Late county audit could cause big state, federal money problems


CHAMPAIGN COUNTY, Ill. (WCIA) — The Champaign County Regional Planning Commission said it is locked out of getting money from the Illinois Department of Commerce and Economic Opportunity.

Several other state agencies that give money to the county are at risk of being cut off later this month. It is because the county missed the deadline to submit its 2019 audit.

The Champaign County audit for 2019 was due December 2020, taking into account previous extensions. That date was not met, and the audit is still not complete.

The RPC is a division of Champaign County under the Single Audit Act.

“These systemic weaknesses in the county’s fiscal infrastructure have certainly negatively impacted the RPC,” said Elizabeth Murphy, RPC chief operating officer.

Baker Tilly is the Chicago-based firm currently assisting the county auditor with this.

“I’d say we’re substantially completed with some significant areas still to do, including report review and some other elements that we’ll be working with the auditor’s office to expedite in our best way possible,” said Michael Mulatt with Baker Tilly.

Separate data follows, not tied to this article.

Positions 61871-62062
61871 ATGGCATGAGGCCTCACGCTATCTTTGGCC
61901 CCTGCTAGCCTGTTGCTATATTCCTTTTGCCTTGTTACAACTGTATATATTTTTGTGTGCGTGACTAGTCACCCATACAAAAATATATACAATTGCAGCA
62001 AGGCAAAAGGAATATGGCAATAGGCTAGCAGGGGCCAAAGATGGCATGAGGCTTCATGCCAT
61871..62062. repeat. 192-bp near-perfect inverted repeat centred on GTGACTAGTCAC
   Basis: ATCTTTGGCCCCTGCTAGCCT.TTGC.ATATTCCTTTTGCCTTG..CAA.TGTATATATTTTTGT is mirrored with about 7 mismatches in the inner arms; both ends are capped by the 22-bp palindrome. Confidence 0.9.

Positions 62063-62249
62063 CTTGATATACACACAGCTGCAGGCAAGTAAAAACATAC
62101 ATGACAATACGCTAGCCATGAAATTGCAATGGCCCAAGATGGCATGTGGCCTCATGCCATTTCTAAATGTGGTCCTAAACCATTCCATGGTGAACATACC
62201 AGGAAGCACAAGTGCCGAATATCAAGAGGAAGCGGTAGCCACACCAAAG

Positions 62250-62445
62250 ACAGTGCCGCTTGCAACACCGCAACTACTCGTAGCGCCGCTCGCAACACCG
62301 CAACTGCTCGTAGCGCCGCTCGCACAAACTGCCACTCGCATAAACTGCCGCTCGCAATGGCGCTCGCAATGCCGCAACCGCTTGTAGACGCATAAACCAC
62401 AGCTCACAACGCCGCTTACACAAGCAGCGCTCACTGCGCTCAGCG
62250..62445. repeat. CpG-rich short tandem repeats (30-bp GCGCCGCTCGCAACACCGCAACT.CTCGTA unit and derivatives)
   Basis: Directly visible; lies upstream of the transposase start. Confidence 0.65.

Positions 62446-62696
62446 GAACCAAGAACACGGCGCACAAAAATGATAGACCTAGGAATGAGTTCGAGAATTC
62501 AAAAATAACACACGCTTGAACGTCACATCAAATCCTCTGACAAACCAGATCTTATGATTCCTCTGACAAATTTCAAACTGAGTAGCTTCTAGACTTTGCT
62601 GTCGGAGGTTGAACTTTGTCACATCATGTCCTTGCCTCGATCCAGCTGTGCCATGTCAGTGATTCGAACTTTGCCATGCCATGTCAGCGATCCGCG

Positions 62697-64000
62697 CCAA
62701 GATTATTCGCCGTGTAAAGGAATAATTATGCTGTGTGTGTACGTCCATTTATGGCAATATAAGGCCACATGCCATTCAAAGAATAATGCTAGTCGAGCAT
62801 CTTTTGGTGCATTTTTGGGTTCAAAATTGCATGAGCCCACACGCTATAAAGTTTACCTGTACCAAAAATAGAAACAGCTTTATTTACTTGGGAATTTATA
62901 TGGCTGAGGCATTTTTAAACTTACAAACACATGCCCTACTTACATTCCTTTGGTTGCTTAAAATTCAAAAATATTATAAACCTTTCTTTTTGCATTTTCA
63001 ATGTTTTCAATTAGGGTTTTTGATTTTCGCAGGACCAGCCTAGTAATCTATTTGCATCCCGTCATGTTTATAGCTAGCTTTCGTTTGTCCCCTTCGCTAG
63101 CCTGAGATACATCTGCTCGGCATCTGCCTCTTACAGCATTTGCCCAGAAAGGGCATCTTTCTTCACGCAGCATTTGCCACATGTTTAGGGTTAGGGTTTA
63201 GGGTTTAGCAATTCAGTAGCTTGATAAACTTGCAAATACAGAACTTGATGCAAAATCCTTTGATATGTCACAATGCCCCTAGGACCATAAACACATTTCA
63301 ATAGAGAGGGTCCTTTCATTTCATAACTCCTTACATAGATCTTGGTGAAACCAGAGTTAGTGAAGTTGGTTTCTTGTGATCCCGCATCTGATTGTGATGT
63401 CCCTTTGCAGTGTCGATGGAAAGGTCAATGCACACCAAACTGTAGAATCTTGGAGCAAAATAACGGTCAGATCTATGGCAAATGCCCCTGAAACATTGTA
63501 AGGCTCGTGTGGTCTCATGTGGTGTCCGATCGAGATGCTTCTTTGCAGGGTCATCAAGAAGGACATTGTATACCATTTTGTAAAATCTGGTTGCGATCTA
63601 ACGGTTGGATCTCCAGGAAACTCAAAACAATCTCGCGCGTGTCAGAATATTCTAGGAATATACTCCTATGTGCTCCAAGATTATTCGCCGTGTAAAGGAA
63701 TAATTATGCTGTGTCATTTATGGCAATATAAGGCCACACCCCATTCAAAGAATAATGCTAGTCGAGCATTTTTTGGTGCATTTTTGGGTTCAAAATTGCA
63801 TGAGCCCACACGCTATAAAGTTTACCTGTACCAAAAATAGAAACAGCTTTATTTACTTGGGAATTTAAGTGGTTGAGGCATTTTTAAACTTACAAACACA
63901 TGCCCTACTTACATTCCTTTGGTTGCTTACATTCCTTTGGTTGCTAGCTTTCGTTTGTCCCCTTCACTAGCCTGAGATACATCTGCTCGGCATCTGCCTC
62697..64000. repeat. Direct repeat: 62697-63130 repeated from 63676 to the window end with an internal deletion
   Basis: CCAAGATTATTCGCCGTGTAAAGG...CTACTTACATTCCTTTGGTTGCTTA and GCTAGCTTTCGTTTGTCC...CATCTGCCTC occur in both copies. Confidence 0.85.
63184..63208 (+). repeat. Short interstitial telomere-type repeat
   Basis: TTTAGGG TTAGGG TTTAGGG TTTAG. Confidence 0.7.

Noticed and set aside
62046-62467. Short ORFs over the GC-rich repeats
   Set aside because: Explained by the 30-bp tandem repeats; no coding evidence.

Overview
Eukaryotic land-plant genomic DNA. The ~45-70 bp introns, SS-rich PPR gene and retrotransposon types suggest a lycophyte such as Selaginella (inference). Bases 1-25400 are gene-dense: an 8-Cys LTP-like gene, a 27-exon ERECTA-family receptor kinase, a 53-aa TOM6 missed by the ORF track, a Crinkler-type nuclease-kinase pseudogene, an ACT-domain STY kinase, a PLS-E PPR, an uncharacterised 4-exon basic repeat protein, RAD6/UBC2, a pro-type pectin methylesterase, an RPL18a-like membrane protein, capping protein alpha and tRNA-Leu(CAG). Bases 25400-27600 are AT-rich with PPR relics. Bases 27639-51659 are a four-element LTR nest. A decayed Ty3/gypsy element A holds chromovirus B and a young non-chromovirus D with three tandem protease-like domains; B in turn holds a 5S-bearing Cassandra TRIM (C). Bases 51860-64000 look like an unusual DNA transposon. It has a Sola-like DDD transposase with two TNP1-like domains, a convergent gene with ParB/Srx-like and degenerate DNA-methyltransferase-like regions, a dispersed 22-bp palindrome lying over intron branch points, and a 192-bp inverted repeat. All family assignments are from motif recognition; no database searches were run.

The County is responsible for those missing pieces. He said all work the RPC is responsible for is done.

DCEO sent a letter of noncompliant at the beginning of March, with stop payments being consequence.

County Auditor George Danos said he appealed after receiving it on March 3. But RPC said they have been locked out of getting money from DCEO since March 2.

RPC is majority funded by state and federal grants.

“President Biden just signed the new stimulus and contained within are some additional resources, many of which would be programs we operate here at the RPC,” said RPC CEO Dalitso Sulamoyo. “If we are still in this predicament, that would preclude us from accessing those resources.”

There are also other existing and new grants that have a set start date of July 1 for things like emergency energy and rental assistance.

Overall, it is a total of $18 million in grants on the line. And if the issues are not resolved by March 17, Murphy said remaining agencies, DCFS, Department of Human Services, IDOT and Illinois State Board of Education will have stop payment.

Officials have talked about ways to fix this in a Friday meeting. There are a few different options, but they have not yet decided exactly how they will move forward.

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